More than 130 Iowa religious leaders and clergy have signed a statement calling climate change “one of the most pressing moral challenges facing our world today.”
They say carbon pollution is an environmental justice issue, because power plants have historically been located near low-income neighborhoods, communities of color, and agricultural communities. They want local, state, national and international leaders to form policies and strategies that promote sustainable energy use.
"We Christians talk about the Kingdom of God, as if it’s a place we call heaven. I think that has led some Christians not to care about the earth, but care about heaven. But biblically that kingdom is here on earth," says Reverend Doctor Beverlee Bell, the the senior minister at Urbandale's Walnut Hills United Methodist Church. "When we hurt the earth, we are hurting God's kingdom. When we hurt people around the world, we are hurting God's children."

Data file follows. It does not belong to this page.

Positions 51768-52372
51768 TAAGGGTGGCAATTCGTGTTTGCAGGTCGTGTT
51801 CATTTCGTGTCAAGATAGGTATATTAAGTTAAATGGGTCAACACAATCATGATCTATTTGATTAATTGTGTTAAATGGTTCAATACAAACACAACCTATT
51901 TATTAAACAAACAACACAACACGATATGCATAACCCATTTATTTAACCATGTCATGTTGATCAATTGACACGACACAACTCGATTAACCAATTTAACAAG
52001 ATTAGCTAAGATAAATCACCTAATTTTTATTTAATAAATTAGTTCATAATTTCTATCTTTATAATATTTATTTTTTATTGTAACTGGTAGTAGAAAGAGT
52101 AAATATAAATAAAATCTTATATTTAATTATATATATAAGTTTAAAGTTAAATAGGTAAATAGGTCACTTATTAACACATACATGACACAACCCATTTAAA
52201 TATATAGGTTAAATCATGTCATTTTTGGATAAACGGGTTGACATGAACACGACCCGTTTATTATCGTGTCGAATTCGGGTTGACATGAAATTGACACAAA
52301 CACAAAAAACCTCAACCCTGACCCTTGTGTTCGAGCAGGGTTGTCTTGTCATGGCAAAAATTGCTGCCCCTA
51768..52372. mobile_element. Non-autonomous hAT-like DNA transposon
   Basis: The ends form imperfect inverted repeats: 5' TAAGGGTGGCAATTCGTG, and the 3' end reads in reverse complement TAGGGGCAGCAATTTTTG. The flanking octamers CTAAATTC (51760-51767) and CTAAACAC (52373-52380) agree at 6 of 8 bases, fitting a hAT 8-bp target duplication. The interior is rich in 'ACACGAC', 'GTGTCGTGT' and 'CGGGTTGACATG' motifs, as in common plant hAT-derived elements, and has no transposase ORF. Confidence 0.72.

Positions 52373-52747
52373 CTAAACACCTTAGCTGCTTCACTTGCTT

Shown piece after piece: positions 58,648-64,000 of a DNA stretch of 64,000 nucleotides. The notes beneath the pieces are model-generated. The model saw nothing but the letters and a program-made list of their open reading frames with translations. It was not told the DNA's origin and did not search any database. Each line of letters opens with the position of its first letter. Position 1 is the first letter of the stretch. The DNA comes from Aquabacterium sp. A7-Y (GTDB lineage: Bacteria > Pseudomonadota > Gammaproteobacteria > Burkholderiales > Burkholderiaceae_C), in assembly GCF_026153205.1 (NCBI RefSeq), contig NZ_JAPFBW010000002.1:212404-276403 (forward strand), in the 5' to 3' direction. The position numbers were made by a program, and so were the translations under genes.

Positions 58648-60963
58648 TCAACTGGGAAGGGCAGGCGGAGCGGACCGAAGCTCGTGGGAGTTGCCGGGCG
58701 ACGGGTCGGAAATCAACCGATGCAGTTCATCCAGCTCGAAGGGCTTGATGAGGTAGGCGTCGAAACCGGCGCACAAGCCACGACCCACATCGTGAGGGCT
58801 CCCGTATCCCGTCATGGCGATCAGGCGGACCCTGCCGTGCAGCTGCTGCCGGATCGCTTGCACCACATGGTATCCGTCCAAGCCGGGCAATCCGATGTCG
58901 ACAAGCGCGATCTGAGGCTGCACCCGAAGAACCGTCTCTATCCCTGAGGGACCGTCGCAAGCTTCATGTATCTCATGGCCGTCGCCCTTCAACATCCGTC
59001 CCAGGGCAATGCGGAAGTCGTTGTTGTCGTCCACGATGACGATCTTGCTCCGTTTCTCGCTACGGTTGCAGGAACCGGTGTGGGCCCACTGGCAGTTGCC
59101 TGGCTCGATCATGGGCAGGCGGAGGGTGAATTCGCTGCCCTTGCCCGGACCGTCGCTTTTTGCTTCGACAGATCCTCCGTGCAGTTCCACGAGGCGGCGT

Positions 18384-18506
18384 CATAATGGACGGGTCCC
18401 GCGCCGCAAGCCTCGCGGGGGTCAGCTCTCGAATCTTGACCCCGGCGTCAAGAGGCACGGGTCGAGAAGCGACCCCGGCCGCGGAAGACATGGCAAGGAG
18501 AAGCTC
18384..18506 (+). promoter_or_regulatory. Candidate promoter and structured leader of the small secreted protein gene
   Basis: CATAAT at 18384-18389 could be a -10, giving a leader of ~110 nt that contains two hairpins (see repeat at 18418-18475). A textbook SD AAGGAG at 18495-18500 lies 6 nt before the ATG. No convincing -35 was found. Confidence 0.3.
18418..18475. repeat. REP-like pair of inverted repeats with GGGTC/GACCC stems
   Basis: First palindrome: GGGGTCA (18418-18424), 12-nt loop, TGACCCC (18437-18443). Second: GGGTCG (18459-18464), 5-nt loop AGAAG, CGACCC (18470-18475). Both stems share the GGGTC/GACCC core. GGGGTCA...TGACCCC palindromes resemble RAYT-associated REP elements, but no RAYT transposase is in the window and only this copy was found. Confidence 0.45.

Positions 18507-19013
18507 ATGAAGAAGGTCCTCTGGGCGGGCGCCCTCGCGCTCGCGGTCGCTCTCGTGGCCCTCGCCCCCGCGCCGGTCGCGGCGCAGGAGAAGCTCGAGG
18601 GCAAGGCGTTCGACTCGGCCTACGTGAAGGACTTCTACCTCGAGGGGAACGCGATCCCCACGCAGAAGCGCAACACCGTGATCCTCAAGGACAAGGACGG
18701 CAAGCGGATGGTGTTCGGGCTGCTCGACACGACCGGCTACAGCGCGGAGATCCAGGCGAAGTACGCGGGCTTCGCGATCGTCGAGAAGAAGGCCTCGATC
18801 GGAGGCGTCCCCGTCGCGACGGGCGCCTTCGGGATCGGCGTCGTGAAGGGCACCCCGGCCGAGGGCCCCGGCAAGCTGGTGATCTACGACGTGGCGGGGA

Bishop Richard Pates of the Roman Catholic Diocese of Des Moines says that Pope Francis teaches that all of creation is a gift, so people should remember they are stewards and not owners of the earth.
"The pope points out that we’ve really hit a low point also. That the earth is changing into one huge dump," he says. "We’re taking all the material benefits, using up the earth, using up the goods of the earth, and creating a lack of what is essential for some of our people."
The statement was written by Iowa Interfaith Power and Light, a Des Moines-based organization that works with people of faith on climate change issues. IPL says signatories come from 95 Iowa congregations or organizations, and includes 15 different religious traditions.